It’s been a while since the first part of this post (I did intend on writing another part much earlier!) but a recent question made me follow up with it. The question was about writing tools in the style of the AWS CLI, with multiple levels of command - in the case of AWS corresponding to each individual service.

For example, using the AWS CLI (written using Python, tangentially), we can use the following:

$ aws
usage: aws [options] <command> <subcommand> [parameters]
aws: error: too few arguments

Commands are then subdivided by service (command) and action (subcommand), with corresponding options. A complete example may look like this:

$ aws ec2 describe-regions --output=table
----------------------------------------------------------
|                     DescribeRegions                    |
+--------------------------------------------------------+
||                        Regions                       ||
|+-----------------------------------+------------------+|
||             Endpoint              |   RegionName     ||
|+-----------------------------------+------------------+|
||  ec2.eu-west-1.amazonaws.com      |  eu-west-1       ||
||  ec2.ap-southeast-1.amazonaws.com |  ap-southeast-1  ||
||  ec2.ap-southeast-2.amazonaws.com |  ap-southeast-2  ||
||  ec2.eu-central-1.amazonaws.com   |  eu-central-1    ||
||  ec2.ap-northeast-1.amazonaws.com |  ap-northeast-1  ||
||  ec2.us-east-1.amazonaws.com      |  us-east-1       ||
||  ec2.sa-east-1.amazonaws.com      |  sa-east-1       ||
||  ec2.us-west-1.amazonaws.com      |  us-west-1       ||
||  ec2.us-west-2.amazonaws.com      |  us-west-2       ||
|+-----------------------------------+------------------+|

The question was how to replicate this in a clean, modular way using the CLI library. The answer turns out to be relatively straightforward, and actually turns out with a substantially better user experience than the AWS CLI (I may experiment at some point with automatically generating a version which uses the Go SDK for AWS, though that can wait for me to have rather more free time!).

Subcommands

First we’ll start with the subcommands. This is where you’d add the flag options using package flag from the Go standard library, and in this case represents operations like describe-regions, create-placement-group and so forth. I’ve chosen to implement four subcommands for this example, each arranged in a package inside the ec2 and s3 top level commands:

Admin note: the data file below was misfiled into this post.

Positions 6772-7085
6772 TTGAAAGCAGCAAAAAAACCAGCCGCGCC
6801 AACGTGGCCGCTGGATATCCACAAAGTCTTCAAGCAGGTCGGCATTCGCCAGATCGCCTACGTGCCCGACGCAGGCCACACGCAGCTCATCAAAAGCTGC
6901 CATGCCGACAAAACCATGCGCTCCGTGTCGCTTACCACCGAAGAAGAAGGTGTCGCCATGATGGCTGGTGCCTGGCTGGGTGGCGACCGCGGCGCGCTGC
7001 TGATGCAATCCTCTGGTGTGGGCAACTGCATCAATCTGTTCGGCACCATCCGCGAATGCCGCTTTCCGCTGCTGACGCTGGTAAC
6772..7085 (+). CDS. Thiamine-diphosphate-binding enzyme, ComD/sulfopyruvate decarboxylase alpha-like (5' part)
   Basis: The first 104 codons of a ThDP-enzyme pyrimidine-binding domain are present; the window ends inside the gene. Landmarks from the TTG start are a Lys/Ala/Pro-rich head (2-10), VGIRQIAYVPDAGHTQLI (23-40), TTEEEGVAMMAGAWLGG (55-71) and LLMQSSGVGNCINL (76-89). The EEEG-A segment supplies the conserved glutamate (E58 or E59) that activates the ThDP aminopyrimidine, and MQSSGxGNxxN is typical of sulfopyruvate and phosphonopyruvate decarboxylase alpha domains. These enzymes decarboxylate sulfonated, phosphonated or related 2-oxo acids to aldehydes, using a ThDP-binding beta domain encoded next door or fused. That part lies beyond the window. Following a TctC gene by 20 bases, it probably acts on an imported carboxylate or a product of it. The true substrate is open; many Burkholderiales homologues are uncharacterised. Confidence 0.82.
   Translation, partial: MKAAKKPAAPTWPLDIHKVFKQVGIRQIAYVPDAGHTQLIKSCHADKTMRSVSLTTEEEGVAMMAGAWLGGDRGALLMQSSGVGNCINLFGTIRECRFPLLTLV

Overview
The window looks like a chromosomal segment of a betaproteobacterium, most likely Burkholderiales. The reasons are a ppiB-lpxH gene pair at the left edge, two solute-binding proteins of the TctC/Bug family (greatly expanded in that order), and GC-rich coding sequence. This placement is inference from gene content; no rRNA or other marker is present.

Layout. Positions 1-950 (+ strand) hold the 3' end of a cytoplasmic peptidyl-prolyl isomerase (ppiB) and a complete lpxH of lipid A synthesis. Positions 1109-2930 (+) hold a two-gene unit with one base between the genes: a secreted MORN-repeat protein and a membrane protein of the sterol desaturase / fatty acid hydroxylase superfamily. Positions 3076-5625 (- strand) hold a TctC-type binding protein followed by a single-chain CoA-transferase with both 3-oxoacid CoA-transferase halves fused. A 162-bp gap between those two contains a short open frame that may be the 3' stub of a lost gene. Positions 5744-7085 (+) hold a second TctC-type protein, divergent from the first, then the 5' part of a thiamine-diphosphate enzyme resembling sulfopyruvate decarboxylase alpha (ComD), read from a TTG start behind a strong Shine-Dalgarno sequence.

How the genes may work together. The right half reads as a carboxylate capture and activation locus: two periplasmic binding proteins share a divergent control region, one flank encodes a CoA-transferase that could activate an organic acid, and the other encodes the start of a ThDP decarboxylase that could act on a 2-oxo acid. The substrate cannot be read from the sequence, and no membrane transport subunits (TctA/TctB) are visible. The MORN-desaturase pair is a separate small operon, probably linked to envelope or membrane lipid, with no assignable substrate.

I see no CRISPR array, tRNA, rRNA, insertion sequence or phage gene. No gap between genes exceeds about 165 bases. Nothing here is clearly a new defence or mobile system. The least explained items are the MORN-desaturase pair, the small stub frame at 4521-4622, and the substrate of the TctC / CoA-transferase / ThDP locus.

$ tree $GOPATH/jen20/cli-multi-command-example
.
├── ec2
│   └─── commands
│           ├── create_placement_group.go
│           └── describe_instances.go
└── s3
    └─── commands
            ├── website_command.go
            └── s3_command.go

We’ll look at the create_placement_group.go implementation in detail - the rest are the same but modified accordingly for the command they implement:

package commands

import (
	"fmt"

	"github.com/mitchellh/cli"
)

type CreatePlacementGroupCommand struct {
	Ui cli.Ui
}

func (c *CreatePlacementGroupCommand) Run(args []string) int {
	c.Ui.Output("Would run create-placement-group here")
	c.Ui.Output(fmt.Sprintf("%+v", args))
	return 0
}

func (c *CreatePlacementGroupCommand) Help() string {
	return `Describes one or more of your instances.

If you specify one or more instance IDs, Amazon EC2 returns information for those instances. If you do not specify instance IDs, Amazon EC2 returns information for all relevant instances. If you specify an instance ID that is not valid, an error is returned. If you specify an instance that you do not own, it is not included in the returned results.

Recently terminated instances might appear in the returned results. This interval is usually less than one hour.`
}

func (c *CreatePlacementGroupCommand) Synopsis() string {
	return "Creates a placement group that you launch cluster instances into."
}

This is likely familiar to anyone who has read Part 1 of this series. We aren’t actually doing any of the implementation here though - just printing a message via the UI abstraction!

Top-level commands